I remember the days vividly years ago that I dropped off my daughters at their respective universities as they started their new college lives. First, the excitement for them to embrace their education, make new friends and start their adult lives. Then, my nervousness as I hoped they would be safe, make good decisions and surround themselves with people who bring out the best in them.
As a parent, the health and safety of my children is of utmost importance. As chairman of the National Panhellenic Conference (NPC), I feel the same way about our sorority women on campuses across the United States and Canada. I reflect on this as the Anti-Hazing Coalition (AHC) continues its mission to bring awareness of hazing on college campuses and its goal to eradicate all forms of hazing. I salute the brave AHC parents who lost their children in such heartbreaking circumstances and are determined to help solve this problem so no other family has to endure this kind of tragedy.
NPC continues to partner with the other members of the AHC to pass federal legislation addressing hazing through the REACH Act and the End All Hazing Act. These two pieces of legislation were re-introduced in Congress earlier this year, and we eagerly await the opportunity for them to become law.
In the meantime, state legislation continues to be passed and is making effective change. Ohio and New Jersey join a handful of other states that have made this a priority. Recently, Ohio enacted “Collin’s Law – the Ohio Anti-Hazing Act,” and New Jersey enacted “Timothy J. Piazza’s Law.” Through the efforts of the AHC and its tireless dedication to this significant cause, these states now have laws in place to help eliminate hazing.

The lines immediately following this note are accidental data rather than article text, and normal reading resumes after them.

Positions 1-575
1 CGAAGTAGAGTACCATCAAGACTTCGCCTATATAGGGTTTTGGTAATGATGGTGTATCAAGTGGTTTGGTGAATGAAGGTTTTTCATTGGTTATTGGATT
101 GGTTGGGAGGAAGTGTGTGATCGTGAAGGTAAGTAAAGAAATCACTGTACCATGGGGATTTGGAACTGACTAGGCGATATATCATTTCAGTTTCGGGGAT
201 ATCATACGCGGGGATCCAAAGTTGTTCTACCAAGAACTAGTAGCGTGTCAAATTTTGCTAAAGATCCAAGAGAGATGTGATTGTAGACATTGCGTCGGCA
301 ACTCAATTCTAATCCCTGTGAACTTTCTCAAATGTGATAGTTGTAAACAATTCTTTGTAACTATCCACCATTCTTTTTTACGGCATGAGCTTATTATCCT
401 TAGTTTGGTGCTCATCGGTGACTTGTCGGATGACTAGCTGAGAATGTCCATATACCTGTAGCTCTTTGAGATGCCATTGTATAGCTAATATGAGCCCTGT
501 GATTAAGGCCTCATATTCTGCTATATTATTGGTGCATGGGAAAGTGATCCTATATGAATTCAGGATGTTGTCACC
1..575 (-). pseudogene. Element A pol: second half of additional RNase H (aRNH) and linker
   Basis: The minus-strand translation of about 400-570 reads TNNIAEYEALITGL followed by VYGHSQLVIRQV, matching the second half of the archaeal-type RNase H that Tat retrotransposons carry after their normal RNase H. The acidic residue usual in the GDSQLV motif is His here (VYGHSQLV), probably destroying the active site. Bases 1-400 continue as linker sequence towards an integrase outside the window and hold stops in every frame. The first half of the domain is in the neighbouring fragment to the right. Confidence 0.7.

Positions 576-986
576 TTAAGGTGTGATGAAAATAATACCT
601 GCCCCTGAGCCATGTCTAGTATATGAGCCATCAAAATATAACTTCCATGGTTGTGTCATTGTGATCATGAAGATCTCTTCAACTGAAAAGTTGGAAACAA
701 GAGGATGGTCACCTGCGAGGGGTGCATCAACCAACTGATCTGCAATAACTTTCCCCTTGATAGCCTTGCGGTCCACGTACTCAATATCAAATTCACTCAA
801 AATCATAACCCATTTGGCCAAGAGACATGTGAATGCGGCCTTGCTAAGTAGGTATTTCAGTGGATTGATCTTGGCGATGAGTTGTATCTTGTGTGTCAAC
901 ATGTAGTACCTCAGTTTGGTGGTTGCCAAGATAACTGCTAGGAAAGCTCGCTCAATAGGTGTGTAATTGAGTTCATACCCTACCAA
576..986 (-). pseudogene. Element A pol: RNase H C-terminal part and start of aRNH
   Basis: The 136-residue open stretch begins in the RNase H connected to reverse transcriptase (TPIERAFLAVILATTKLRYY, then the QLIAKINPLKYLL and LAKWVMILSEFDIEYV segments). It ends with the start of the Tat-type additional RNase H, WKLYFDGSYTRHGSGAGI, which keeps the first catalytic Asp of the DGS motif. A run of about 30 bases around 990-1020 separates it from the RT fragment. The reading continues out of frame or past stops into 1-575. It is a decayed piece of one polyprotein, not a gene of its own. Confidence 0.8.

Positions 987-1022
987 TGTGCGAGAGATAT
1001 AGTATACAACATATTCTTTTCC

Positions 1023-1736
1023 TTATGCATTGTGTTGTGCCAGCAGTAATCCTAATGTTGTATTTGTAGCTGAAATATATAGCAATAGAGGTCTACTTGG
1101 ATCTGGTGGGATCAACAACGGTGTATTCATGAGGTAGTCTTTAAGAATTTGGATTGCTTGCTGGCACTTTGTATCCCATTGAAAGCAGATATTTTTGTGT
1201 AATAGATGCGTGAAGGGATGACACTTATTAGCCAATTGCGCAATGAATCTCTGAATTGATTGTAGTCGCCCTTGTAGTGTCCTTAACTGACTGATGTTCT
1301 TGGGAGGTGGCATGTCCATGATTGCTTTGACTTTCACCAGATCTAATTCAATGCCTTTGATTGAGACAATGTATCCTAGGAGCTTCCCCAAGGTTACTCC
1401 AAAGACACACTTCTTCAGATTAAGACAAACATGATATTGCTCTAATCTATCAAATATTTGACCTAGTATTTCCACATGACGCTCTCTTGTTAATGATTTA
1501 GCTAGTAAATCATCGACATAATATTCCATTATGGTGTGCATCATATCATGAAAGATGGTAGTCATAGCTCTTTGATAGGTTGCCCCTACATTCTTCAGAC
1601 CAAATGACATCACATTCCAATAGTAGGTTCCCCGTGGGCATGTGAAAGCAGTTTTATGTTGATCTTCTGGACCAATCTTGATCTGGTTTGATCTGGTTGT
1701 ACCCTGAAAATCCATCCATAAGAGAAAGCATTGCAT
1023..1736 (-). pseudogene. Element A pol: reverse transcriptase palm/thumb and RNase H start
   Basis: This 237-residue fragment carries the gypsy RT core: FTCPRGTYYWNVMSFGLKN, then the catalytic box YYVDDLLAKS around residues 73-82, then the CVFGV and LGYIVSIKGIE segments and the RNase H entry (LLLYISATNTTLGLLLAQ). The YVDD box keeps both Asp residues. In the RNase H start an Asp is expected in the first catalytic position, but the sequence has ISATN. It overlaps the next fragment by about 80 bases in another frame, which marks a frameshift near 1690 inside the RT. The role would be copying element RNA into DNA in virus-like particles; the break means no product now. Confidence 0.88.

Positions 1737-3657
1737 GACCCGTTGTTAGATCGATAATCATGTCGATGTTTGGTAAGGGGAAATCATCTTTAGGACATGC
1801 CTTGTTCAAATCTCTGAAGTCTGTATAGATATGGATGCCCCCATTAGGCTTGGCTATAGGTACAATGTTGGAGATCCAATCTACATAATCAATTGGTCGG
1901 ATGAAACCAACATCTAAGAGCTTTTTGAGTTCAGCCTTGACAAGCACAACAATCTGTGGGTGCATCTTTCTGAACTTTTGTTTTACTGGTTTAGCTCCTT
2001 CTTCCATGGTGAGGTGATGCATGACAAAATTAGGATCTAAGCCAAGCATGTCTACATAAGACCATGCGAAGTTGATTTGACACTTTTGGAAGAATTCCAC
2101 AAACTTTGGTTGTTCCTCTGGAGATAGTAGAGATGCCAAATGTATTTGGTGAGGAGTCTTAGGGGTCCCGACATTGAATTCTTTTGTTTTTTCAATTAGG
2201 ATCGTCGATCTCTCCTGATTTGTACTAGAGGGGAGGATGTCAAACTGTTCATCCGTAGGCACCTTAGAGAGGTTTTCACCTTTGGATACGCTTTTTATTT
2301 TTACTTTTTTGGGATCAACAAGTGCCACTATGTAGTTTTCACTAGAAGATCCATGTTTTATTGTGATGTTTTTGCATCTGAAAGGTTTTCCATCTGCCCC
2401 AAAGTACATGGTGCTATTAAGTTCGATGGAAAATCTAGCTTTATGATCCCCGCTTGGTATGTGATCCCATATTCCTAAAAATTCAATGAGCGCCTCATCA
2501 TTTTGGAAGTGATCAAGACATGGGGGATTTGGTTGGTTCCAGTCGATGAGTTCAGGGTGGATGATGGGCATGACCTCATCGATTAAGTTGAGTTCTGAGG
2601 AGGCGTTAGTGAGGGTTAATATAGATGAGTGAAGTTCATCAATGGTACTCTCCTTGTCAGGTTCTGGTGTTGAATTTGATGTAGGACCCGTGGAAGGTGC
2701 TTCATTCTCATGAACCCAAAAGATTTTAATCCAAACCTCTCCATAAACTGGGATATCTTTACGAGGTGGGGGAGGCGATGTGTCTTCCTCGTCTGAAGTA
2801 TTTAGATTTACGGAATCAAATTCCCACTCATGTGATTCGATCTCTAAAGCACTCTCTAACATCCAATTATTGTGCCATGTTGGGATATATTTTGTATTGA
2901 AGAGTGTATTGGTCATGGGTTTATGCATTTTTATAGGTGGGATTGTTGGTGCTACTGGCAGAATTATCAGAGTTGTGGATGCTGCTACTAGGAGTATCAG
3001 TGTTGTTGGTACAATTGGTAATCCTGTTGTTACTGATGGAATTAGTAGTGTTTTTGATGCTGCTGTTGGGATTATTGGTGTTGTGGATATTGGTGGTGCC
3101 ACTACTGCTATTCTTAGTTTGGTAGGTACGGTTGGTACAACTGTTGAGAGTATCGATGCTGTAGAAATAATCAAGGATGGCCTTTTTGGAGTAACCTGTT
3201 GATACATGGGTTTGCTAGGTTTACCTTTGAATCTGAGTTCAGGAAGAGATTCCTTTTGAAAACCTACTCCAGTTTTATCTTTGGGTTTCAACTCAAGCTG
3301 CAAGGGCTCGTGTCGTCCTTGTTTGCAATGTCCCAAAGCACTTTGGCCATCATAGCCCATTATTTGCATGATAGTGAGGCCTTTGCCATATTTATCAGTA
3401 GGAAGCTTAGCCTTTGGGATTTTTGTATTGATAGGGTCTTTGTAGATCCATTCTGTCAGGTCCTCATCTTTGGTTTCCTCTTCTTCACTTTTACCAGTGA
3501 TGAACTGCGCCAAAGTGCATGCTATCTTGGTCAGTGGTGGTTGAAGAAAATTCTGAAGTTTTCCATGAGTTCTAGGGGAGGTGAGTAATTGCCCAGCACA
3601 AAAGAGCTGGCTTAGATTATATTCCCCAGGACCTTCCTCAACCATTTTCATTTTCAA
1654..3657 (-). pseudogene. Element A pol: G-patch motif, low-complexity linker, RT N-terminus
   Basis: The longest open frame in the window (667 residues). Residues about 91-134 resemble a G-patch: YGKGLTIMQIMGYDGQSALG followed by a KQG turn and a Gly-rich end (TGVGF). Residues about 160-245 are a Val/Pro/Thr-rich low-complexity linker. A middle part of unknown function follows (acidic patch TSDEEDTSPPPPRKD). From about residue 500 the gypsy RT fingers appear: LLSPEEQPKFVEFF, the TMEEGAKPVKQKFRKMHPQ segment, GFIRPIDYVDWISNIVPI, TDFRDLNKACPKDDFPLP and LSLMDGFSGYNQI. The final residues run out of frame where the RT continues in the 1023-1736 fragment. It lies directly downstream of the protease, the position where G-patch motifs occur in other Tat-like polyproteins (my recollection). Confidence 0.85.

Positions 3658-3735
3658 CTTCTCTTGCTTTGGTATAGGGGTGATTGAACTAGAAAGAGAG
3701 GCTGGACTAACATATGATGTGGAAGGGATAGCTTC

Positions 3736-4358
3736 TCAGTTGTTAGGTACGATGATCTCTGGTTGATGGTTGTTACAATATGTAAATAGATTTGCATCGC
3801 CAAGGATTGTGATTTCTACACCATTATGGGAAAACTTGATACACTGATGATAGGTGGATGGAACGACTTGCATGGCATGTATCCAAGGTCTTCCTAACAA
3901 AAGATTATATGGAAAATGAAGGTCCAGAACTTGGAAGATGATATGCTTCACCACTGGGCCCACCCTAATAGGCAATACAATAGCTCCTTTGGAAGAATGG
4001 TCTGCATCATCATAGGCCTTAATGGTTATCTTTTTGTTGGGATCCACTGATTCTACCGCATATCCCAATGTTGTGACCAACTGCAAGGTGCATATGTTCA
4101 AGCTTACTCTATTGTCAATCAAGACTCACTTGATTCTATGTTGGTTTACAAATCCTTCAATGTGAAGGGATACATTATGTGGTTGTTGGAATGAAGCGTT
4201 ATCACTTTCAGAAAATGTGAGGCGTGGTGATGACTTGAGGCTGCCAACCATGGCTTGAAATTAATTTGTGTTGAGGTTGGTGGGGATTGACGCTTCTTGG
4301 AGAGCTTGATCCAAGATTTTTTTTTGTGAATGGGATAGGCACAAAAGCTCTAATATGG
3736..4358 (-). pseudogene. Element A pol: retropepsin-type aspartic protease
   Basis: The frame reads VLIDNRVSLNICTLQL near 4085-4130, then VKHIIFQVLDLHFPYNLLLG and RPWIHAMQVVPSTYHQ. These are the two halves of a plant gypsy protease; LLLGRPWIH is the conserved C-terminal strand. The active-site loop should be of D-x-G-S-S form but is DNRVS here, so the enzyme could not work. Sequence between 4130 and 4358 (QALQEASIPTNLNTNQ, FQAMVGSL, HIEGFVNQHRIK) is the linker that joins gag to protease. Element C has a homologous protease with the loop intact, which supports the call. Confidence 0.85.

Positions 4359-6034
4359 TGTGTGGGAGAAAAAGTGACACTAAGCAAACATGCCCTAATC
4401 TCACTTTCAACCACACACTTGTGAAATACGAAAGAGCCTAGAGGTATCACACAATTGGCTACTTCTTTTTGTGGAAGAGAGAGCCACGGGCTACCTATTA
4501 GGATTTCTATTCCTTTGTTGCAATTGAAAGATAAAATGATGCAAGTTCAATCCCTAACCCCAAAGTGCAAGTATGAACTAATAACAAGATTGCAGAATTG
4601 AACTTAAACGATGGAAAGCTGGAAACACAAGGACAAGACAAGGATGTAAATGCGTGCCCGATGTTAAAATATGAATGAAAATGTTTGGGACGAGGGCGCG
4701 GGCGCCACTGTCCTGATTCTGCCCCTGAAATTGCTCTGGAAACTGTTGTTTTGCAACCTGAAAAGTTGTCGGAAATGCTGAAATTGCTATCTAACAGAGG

As NPC continues our work as part of the AHC, we recognize that National Hazing Prevention Week (NHPW) is Sept. 20-24. This week is an opportunity for campuses, schools, communities, individuals and organizations to come together to talk about hazing, raise awareness about the problem of hazing, educate others about hazing and promote the prevention of hazing. I invite everyone to participate in this important event and determine how you, your College Panhellenic and your member organization can be a change agent on your campus.
As students arrive on campuses this fall, let’s all be mindful of the need to be safe, surround ourselves with people who promote positive influences in our lives and work together bring an end to hazing once and for all.
Cheri M. De Jong